Disclaimer: This program is provisional and subject to change.
Specific Course RequirementsOn enrolment all students MUST apply for and obtain provisional registration with the Psychology Board of Australia. All students are required to provide a copy of their registration details to the Program Administrator on their first day in the Program: this will be required for the Summer School courses Professional Practice and Evidence-Based Practice.The application form and details of fees payable are available from the PBA website: http://www.psychologyboard.gov.au/Forms.aspx.
Candidates are required to consent to a police check as part of their application to the Psychology Board of Australia for Provisional Registration, a requirement of enrolment in the program. A satisfactory current police check is a mandatory.
Small Group Discovery ExperienceNot applicable
The University's policy on Assessment for Coursework Programs is based on the following four principles:
- Assessment must encourage and reinforce learning.
- Assessment must enable robust and fair judgements about student performance.
- Assessment practices must be fair and equitable to students and give them the opportunity to demonstrate what they have learned.
- Assessment must maintain academic standards.
Assessment Task Assessment Type Weighting Learning outcome(s) being addressed Scoring a video tesing session and editing a computerised report on an individual adult cognitive assessment. Summative NGP 1-4 Evaluation of a journal article and psychological test (group presentation and handout) Summative NGP 1-3, 5 Satisfactory completion of the online module Yaitya Parunna Indigenous Health and Medical Sciences Curriculum Summative NGP 1, 5-8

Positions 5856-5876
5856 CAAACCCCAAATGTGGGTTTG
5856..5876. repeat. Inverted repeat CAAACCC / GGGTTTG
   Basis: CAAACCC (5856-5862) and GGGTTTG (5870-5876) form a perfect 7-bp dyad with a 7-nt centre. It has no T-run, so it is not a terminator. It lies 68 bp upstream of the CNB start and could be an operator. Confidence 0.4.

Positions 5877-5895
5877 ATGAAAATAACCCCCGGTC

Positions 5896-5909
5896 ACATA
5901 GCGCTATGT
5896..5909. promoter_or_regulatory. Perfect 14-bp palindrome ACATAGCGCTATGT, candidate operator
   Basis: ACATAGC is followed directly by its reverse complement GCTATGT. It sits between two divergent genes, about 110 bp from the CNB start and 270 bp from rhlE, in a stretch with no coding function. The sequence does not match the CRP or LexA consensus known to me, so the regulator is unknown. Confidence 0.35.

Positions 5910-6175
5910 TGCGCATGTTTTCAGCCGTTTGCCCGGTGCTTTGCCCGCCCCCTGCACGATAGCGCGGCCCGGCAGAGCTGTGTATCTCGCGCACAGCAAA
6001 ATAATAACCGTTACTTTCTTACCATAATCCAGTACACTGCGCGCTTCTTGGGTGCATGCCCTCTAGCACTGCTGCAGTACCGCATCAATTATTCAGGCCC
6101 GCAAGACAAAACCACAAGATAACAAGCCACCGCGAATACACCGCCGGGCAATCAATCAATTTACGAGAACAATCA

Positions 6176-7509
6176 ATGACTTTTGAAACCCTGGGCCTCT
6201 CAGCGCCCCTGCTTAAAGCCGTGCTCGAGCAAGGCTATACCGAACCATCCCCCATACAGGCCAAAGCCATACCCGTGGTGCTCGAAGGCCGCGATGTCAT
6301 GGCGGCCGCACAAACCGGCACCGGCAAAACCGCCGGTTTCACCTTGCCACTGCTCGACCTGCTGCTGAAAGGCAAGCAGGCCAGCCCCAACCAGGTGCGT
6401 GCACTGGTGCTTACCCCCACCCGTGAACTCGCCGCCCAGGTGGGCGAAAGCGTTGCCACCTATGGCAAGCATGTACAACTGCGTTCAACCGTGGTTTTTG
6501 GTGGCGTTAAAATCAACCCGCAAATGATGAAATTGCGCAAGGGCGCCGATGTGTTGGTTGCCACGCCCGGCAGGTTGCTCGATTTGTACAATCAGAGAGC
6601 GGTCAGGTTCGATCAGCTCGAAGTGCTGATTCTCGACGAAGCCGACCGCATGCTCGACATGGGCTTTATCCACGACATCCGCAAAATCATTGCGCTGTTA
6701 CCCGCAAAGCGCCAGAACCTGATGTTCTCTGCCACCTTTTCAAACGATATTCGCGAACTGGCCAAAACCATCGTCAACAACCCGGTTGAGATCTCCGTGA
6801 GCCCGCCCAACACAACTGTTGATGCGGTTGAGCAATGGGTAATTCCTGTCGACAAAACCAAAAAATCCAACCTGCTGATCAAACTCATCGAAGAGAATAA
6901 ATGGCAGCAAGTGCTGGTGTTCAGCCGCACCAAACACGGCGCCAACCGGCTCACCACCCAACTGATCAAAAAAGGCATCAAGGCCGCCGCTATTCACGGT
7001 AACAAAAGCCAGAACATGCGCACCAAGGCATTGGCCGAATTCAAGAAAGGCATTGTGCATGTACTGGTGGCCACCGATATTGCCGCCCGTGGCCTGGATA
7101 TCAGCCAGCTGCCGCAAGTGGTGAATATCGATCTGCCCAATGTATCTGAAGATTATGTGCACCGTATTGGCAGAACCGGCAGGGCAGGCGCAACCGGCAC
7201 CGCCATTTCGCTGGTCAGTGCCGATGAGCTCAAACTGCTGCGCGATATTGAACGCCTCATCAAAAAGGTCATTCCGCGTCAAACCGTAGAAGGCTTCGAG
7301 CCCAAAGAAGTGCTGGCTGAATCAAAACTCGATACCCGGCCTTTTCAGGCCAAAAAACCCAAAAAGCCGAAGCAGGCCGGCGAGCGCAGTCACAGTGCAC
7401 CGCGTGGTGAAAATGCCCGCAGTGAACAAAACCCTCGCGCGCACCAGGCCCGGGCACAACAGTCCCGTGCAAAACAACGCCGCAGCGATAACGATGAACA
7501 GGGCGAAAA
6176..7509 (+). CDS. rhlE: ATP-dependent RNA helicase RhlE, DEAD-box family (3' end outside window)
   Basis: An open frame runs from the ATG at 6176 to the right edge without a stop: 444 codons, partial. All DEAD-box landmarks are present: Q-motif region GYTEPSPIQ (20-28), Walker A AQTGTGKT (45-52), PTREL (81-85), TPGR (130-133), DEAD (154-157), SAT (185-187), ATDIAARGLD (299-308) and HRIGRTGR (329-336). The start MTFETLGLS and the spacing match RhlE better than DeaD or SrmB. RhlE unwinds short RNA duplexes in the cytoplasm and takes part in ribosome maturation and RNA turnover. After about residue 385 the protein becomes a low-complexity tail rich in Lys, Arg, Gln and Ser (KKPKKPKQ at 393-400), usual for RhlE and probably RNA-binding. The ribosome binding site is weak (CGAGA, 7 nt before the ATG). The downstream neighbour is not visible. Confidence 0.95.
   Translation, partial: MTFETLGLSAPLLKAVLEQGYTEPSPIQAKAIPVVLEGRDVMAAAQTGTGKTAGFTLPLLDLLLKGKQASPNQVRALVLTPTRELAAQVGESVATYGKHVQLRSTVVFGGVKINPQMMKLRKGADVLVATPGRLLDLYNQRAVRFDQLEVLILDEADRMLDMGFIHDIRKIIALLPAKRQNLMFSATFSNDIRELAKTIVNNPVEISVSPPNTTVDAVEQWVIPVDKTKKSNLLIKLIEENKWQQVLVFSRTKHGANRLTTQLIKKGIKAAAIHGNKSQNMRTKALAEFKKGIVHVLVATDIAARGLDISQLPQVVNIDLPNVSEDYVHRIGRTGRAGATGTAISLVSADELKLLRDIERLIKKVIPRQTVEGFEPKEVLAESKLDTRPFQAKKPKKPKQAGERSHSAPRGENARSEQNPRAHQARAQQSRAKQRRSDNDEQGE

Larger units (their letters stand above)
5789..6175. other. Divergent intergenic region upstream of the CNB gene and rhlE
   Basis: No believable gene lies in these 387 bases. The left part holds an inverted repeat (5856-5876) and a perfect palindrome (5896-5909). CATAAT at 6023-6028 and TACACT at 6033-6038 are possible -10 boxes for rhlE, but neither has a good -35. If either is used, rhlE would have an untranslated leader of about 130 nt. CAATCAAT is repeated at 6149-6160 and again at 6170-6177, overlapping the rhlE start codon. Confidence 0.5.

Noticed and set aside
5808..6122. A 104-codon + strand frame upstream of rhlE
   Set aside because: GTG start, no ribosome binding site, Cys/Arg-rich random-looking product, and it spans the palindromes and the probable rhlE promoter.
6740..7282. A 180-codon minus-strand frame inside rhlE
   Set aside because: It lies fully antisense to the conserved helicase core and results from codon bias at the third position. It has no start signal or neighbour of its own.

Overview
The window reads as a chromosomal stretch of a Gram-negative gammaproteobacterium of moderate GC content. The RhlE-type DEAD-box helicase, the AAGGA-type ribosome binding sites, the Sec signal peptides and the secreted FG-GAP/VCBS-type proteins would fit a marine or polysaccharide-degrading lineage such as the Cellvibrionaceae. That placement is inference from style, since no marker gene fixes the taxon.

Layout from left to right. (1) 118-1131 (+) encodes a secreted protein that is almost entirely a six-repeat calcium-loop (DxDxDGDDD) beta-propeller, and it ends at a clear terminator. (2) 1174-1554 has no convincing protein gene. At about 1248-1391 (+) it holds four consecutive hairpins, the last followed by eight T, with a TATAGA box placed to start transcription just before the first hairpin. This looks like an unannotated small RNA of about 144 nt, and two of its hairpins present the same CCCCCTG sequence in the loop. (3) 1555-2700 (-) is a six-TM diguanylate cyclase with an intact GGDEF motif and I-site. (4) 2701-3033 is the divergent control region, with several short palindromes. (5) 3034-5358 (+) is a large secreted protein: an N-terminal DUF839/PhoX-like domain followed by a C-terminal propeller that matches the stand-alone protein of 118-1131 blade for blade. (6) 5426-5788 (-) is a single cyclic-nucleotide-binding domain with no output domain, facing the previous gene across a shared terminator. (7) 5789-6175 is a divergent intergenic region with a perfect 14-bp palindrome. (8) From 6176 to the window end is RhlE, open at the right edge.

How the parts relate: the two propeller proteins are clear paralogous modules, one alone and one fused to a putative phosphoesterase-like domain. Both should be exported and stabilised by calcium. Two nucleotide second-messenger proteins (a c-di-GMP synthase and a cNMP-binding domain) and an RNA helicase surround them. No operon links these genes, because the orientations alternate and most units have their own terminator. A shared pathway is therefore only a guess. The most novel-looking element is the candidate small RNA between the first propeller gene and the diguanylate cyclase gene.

Assessment Related RequirementsAttendance is required for 80% of classes, with attendance lists maintained. Failure to meet this attendance requirement (i.e., absence from three or more classes in the course) may lead to exclusion from the course.
Assessment DetailAssignment 1: This assignment involves students videoing themselves administering an adult intelligence test, and then scoring the test, entering the results into a computer program and editing the computer generated report.
Assignment 2: This assignment comprises two parts; firstly, students will select and briefly review a journal article that is relevant to any of the topics covered in this course. Secondly, students will be put into small groups and assigned a commercially available psychological test instrument. They will then be asked to give an oral presentation to the class (including a handout) that describes and critically evaluates the psychological test.
Assignment 3: This assignment involves students completing the online module Yaitya Purrana Indigenous Health and Medical Sciences Curriculum.
Further details of both assignments will be provided in class.
SubmissionAssignments are to be submitted electronicallly to the Course Coordinator, along with a signed cover sheet (available on MyUni).
The School of Psychology undertakes to adhere to the University’s Assessment for Coursework Programs Policy, Procedure 6a, which requires that assessments are returned within 4 weeks of the deadlines for submission.
Extension of time for an assignment may be granted at the discretion of the Course Coordinator, to whom students should apply in writing (or email) before the due date and time.No requests for extensions will be considered if made after the due date and time.For further information re the Assessment Policy in the Master of Psychology (Organisational and Human Factors) Program Handbook at the following link:
Grades for your performance in this course will be awarded in accordance with the following scheme: